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ABSTRACT: Pelvic girdle pain (PGP) is frequently managed by physiotherapists. Little is known about current physiotherapy practice and beliefs in the management of PGP disorders. The primary aim of this study was to investigate current practice and beliefs in management of PGP among physiotherapists working in Norway and Australia. A secondary aim was to compare current practice with clinical guidelines. A questionnaire was developed and electronically distributed to physiotherapists in Norway (n=65) and Australia (n=77). Treatment and management were determined via responses to 2 case vignettes (during pregnancy, not related to pregnancy), with participants selecting their four primary preferences for treatment and management from a list of 33 possibilities. During pregnancy, ‘education around instability’ and ‘soft tissue treatment’ were selected amongst the most common interventions by physiotherapists in both countries. Norwegian physiotherapists selected ‘pelvic floor exercises’ more frequently, while Australian physiotherapists more commonly selected ‘correcting functional impairments’. In the other case, common responses from both countries were ‘hip strengthening in weight bearing’ and ‘correction of functional impairments’. Norwegian physiotherapists selected ‘general physical exercise’ and ‘general education’ more frequently, while Australian physiotherapists more commonly selected ‘hip strengthening in non-weight bearing’ and ‘muscular relaxation of the abdominal wall/pelvic floor’. Beliefs about PGP were generally positive in both groups while knowledge of and adherence to clinical guidelines were limited. The findings provide direction for future research related to the management and treatment of PGP, and targets for education of physiotherapists working in this area.Manual Therapy 01/2014; 20(1). · 1.76 Impact Factor
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ABSTRACT: Pelvic girdle pain (PGP) is a common condition during or after pregnancy with pain and disability as most important symptoms. These symptoms have a wide range of clinical presentation. Most doctors perceive pregnancy related pelvic girdle pain (PPGP) as 'physiologic' or 'expected during pregnancy', where no treatment is needed. As such women with PPGP mostly experience little recognition. However, many scientific literature describes PPGP as being severe with considerable levels of pain and disability and socio-economic consequences in about 20% of the cases. We aimed to (1) inform the gynecologist/obstetrician about the etiology, diagnosis, risk factors, and treatment options of PPGP and (2) to make a proposition for an adequate clinical care path. A systematic search of electronic databases and a check of reference lists for recent researches about the diagnosis, etiology, risk factors and treatment of PPGP. Adequate treatment is based on classification in subgroups according to the different etiologic factors. The various diagnostic tests can help to make a differentiation in the several pelvic girdle pain syndromes and possibly reveal the underlying biomechanical problem. This classification can guide appropriate multidimensional and multidisciplinary management. A proposal for a clinical care path starts with recognition of gynecologist and midwife for this disorder. Both care takers can make a preliminary diagnosis of PPGP and should refer to a physiatrist, who can make a definite diagnosis. Together with a physiotherapist, the latter can determine an individual tailored exercise program based on the influencing bio-psycho-social factors.Facts, views & vision in ObGyn. 01/2013; 5(1):33-43.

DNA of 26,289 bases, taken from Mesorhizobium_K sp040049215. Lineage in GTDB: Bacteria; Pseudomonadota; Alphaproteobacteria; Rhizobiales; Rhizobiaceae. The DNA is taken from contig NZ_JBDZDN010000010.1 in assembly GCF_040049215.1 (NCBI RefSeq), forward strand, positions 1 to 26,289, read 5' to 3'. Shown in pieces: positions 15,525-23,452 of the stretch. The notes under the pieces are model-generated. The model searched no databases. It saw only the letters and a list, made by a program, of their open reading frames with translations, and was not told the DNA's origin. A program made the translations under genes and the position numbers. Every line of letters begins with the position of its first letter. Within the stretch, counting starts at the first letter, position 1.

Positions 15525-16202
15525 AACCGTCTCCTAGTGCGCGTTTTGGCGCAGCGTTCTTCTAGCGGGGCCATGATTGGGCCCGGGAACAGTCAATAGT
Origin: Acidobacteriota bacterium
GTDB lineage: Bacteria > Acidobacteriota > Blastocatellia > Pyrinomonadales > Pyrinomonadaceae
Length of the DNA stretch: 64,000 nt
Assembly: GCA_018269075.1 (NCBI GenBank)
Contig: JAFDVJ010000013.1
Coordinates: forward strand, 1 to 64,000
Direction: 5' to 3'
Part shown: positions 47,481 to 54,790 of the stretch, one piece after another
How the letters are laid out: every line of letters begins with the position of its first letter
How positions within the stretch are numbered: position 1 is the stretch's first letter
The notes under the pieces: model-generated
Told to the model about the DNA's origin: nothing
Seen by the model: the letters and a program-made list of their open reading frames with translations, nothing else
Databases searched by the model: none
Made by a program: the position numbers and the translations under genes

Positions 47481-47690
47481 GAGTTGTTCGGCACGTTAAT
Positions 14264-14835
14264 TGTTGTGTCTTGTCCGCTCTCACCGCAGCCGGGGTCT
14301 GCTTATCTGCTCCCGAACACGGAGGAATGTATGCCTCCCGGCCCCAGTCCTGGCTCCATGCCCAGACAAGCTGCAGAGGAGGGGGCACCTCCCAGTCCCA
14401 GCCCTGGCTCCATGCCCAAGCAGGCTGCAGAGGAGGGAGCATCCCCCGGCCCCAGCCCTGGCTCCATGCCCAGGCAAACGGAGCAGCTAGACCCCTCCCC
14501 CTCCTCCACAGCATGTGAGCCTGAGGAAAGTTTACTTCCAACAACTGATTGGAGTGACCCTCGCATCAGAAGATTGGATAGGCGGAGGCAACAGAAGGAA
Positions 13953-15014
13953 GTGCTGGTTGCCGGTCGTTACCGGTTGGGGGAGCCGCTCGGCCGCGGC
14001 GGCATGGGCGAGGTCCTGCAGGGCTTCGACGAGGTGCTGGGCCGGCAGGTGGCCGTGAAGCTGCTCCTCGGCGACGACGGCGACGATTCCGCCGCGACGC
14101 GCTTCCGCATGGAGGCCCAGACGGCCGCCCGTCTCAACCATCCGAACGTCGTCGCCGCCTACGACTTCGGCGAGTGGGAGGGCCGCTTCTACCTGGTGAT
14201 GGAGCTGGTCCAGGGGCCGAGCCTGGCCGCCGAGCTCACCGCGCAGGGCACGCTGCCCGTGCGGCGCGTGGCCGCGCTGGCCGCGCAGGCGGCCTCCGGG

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ABSTRACT: Background context Disorders of the sacroiliac joint are challenging to diagnose. This is partially due to similarity in symptom presentation to other lumbar spinal disorders and poor visibility of the joint on imaging studies. The pubic symphysis is clearly visualized in the anteroposterior view on plain film radiographs. As a closed ring, changes in the anterior and posterior portion of the pelvis may be reciprocal. The purpose of this study was to assess the correlation between pubic symphyseal changes observed on X-ray and SI joint disorders. Methods Thirty patients with a confirmed diagnosis of SI joint disorders were compared with 30 patients with low back pain without the evidence of SI joint involvement. Plain film radiographs were blinded and independently reviewed by two orthopedic surgeons. Changes in the pubic symphysis were classified as (0) no change, (1) osteoarthritic degeneration, (2) vertical displacement, or (3) ligament ossification. Results There was no significant difference between groups in age, gender, or parturition status. The majority of both groups were female. Mean (±SD) subject age was 61 (±11) and 59 (±9) years, and parity was 44 % and 39 % for the study and control groups, respectively. The prevalence of observable changes in the pubic symphysis was 97 % in the study group and 30 % in the control group (p Conclusion Results of this study suggest that pubic symphyseal changes in the presence of low back pain and positive provocative maneuvers could serve as a marker for SI joint disease. Further investigation of the potential relationship between SI joint symptoms and symphyseal changes should be examined.European Journal of Orthopaedic Surgery & Traumatology 12/2014; · 0.18 Impact Factor